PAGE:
Very often, entrepreneurs are obsessed with their first ideas. Everyone thinks they have “the new Facebook”, or “the new Instagram” or “the new whatever”. We all think we have good ideas, great ideas, which are going to change the world and which, naturally, are going to be successful, allowing us to use them to build an enterprising project. But reality is usually very different.
When an enterpreuneurial project is presented to investors, they naturally focus on the initial idea, on whether it is original and whether, in any event, there seems to be room for it in the marketplace or in the world. In other words, they consider whether the idea has potential. But they also consider something else, another aspect which, in fact, is even more important to them than the idea itself: the entrepreneur.
Expressed in another way, the jockey is more important to them than the horse on which he (or she) is riding. Because the horse might be fast, might have winning potential, might be better than the others, but what makes the difference is the jockey’s horsemanship, the way the jockey rides, gets the best from the horse, and straightens its course when it deviates from it.
Exactly the same thing occurs with entrepreneurial projects. What investors want to see is that their money will be managed by someone who appears to be in control of the situation, who has a high degree of commitment and proactivity, is willing to make sacrifices, and appears to possess many managerial and interpersonal skills so as to be able to take the reins of the project and the capital that is being assigned.
In addition, in an entrepreneurial project the initial idea will be changed with the passage of time and the financing rounds, and with the arrival of new contributions of capital and new partners. The initial idea will inevitably be polished and adjusted as more is learned about the market, and as attempts are made to build a structure which gives it shape. Thus the original idea, the one which was supposed to be revolutionary, “the new Facebook”, is now no longer the same (but it may be even more revolutionary than before, because it will have been perfected); there is no point in defending it tooth and nail as if it had been perfect from the beginning.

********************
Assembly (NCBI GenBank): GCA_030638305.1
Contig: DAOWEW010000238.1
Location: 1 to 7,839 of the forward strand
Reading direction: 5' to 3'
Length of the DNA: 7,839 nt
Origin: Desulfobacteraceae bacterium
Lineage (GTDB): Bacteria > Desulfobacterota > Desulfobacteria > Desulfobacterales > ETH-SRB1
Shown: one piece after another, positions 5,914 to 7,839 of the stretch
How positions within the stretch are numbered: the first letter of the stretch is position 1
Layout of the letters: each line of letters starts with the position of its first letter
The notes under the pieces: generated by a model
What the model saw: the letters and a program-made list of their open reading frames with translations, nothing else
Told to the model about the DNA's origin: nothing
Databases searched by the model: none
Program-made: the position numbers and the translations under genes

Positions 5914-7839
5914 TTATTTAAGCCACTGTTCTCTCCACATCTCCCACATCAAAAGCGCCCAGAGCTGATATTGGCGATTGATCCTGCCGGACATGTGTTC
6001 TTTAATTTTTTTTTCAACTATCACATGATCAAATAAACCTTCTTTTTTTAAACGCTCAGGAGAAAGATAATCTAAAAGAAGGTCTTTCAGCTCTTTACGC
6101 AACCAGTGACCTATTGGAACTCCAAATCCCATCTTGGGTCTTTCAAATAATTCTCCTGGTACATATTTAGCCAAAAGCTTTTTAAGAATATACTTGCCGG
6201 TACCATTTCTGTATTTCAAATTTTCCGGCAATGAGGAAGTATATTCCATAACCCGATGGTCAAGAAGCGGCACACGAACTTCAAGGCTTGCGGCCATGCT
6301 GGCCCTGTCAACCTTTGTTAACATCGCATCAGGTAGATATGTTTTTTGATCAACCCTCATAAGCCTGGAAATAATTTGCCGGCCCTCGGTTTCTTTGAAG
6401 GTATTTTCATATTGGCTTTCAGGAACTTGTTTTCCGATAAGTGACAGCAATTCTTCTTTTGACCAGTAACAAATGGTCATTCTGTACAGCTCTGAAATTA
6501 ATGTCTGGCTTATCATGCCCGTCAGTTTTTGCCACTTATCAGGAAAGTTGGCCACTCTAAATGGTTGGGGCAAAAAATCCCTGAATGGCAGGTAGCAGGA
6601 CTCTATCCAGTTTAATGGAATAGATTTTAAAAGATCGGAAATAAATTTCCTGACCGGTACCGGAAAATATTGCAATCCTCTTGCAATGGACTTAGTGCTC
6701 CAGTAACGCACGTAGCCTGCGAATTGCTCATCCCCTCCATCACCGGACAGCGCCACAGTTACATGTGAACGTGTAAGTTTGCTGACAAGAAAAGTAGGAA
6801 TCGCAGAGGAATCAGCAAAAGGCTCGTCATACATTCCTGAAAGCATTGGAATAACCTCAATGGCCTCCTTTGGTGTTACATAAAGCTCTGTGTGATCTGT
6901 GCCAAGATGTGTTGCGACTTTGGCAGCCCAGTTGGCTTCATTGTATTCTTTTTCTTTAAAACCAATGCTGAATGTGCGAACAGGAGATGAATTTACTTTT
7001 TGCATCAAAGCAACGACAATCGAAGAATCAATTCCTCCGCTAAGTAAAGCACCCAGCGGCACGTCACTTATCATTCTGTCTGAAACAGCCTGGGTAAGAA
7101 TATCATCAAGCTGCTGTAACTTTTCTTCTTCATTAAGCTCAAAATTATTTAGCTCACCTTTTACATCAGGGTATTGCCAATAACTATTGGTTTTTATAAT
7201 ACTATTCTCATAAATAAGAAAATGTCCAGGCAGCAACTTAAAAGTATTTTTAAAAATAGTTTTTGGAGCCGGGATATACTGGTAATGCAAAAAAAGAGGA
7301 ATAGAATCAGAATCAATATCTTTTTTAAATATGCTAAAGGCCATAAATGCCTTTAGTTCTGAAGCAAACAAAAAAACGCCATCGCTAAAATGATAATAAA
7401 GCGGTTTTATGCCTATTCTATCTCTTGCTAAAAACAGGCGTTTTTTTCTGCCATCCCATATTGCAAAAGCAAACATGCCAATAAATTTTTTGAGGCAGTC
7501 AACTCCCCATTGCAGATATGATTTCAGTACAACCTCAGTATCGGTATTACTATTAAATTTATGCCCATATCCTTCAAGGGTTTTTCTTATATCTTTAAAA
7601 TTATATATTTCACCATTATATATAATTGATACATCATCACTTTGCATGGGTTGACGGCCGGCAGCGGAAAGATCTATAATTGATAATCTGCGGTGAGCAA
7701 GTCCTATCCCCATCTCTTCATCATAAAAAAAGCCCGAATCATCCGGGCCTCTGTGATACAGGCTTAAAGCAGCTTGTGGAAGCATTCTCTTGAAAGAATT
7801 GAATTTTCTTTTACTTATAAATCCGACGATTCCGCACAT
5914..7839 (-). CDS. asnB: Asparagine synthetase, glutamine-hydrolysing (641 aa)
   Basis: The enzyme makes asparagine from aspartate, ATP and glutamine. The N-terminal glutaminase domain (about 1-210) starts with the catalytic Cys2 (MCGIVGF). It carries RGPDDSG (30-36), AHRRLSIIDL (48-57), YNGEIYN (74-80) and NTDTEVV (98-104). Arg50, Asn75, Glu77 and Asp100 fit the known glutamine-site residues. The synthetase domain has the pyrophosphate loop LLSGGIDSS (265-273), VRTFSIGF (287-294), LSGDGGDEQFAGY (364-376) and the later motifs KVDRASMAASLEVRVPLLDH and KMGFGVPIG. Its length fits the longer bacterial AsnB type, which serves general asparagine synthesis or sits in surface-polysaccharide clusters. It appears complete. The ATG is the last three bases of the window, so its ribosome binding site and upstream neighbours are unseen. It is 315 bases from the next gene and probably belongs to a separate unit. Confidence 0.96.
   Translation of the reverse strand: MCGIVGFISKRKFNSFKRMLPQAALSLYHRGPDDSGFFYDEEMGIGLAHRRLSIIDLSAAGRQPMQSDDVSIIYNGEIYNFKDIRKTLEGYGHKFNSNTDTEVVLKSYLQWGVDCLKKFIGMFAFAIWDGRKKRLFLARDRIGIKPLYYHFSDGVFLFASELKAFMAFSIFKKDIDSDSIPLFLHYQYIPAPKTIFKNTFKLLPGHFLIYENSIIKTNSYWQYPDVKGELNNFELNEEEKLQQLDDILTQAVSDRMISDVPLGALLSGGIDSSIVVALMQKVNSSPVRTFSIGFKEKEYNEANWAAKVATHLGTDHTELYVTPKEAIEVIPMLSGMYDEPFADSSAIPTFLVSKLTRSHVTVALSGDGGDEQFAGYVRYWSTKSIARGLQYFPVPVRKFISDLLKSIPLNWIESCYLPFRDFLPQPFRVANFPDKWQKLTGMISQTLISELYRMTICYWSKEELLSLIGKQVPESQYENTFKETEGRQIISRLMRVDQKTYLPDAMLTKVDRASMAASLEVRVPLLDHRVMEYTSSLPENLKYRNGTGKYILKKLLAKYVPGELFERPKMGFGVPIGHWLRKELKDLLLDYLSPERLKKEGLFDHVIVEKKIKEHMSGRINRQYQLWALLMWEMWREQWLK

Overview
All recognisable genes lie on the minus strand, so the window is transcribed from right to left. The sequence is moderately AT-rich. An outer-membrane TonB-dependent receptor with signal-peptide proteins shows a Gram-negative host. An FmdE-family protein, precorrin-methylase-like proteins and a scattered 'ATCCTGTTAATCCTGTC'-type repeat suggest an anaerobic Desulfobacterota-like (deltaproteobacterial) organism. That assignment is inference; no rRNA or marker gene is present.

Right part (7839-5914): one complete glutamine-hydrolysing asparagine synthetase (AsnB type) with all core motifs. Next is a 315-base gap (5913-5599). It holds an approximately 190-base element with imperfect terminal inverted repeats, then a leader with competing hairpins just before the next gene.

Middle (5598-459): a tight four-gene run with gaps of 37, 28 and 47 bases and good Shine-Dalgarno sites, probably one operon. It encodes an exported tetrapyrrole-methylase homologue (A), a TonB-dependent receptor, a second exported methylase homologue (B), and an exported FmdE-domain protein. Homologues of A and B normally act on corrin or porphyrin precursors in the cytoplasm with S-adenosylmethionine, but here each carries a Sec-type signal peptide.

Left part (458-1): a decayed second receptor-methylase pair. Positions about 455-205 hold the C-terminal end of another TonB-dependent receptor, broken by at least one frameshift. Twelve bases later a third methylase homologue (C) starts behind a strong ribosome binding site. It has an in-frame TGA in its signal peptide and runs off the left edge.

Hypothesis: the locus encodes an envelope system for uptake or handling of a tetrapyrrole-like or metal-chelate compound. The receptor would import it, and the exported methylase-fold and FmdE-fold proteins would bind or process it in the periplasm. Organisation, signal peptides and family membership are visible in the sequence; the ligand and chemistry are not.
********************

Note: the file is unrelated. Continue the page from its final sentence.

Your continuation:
Conversely, what does have to be defended tooth and nail is our vision, our attitude towards the entrepreneurial project, by emphasising, in each meeting with potential investors, our strongest assets and those of our team. The way we do things, our commitment and our skills must be emphasised at every opportunity. It is this, and nothing else, which will ensure that the investors’ hands will not shake when it comes to signing cheques. It’s a matter of giving them confidence, and of demonstrating that even if they changed the idea for us, if the project were different, we would still bring to it that plus, that added value which would potentially convert anything that they placed in our hands into gold. That must be the message. The value is us; so what they are betting on is not the horse, but the jockey. And that’s the winning bet!
Marc Ambit – Consultant and teacher at TBS Barcelona Campus